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Hoffmann, R. A wiki for the life sciences where authorship matters. Nature Genetics (2008)

Differential characteristics of purified hepatic triglyceride lipase and lipoprotein lipase from human postheparin plasma.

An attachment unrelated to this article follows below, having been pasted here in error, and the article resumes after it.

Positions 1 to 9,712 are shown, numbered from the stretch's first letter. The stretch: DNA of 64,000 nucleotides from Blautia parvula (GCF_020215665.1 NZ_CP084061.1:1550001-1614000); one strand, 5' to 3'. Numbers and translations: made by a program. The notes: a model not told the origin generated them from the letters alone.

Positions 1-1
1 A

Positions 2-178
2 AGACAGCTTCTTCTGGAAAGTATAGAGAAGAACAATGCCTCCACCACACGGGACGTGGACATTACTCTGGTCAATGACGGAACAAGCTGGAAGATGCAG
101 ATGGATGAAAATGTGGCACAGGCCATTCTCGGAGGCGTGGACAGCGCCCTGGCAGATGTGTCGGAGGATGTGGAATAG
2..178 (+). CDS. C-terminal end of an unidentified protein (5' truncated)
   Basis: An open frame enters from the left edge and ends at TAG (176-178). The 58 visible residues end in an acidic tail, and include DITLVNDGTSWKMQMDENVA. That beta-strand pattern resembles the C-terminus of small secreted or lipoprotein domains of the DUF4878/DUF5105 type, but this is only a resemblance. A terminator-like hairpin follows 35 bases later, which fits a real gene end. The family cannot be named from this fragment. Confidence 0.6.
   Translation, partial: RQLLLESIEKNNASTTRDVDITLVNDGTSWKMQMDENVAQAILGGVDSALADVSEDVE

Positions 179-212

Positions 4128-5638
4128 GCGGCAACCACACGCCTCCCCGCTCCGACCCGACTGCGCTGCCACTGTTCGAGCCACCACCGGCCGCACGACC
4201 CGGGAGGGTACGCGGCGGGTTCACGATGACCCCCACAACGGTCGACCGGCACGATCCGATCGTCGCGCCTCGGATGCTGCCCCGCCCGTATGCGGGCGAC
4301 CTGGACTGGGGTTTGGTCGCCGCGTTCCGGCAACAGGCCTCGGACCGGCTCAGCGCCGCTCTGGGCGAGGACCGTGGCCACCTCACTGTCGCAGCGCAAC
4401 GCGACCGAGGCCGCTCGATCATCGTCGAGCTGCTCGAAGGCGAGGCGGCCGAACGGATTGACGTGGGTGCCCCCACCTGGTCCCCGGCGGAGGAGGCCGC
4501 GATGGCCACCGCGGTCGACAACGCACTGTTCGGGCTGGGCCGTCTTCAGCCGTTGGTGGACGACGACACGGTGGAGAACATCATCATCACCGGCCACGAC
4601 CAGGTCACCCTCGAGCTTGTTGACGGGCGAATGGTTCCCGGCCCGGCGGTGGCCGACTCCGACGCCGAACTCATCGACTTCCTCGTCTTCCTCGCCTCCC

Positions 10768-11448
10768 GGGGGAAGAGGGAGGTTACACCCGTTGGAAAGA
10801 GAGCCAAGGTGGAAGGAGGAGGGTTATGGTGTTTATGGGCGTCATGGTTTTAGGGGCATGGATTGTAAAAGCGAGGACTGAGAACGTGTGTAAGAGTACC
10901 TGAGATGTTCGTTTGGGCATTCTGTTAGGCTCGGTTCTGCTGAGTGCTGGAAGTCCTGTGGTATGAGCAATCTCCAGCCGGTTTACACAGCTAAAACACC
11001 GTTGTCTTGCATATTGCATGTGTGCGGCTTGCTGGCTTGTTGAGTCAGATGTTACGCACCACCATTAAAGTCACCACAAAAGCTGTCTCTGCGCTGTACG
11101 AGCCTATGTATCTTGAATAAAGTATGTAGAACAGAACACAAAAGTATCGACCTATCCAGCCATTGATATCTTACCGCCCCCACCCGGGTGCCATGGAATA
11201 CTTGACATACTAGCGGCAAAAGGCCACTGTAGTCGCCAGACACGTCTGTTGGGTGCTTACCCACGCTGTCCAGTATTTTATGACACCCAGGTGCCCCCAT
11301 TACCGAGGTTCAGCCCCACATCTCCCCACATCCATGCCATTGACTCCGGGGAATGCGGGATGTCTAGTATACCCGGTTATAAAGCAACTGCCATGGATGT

Evidence is presented that hepatic triglyceride lipase (H-TGL) and lipoprotein lipase ( LPL), purified from human postheparin plasma, can each hydrolyze both glyceryl trioleate and palmitoyl-CoA. The average ratio of glyceryl trioleate/palmitoyl-CoA hydrolase activities, obtained with enzyme preparations from 15 human postheparin plasma samples was 1.30 (1.18-1.52) for H-TGL and 8.75 (7.45-10.25) for LPL. Albumin was identified as the serum cofactor required for the hydrolysis of palmitoyl-CoA by H-TGL. It protected this enzyme from inactivation by this substrate. In contrast, palmitoyl-CoA activated and protected LPL from denaturation by dilution and incubation at 25 degrees C. The effects of other detergents were investigated on glyceryl trioleate hydrolase activities of both enzymes. Sodium dodecyl sulfate (0.4 mM) and Trisoleate (0.4 mM), which also effectively activated and protected LPL against inactivation, had only moderate protective effect on H-TGL. Sodium dodecyl sulfate at a higher concentration (1 mM) produced little or no inhibition of LPL, while completely inactivating H-TGL. Conversely, sodium taurodeoxycholate (0.4 mM) protected and activated H-TGL, but had only moderate protective effect on LPL. Triton X-100 (0.1-0.8 mM) and egg lysolecithin (0.05-2 mM) also protected H-TGL, but not LPL. The very dissimilar effects of detergents on preparations on H-TGL and LPL may form the basis for the direct assay of each enzyme in the presence of the other.[1]


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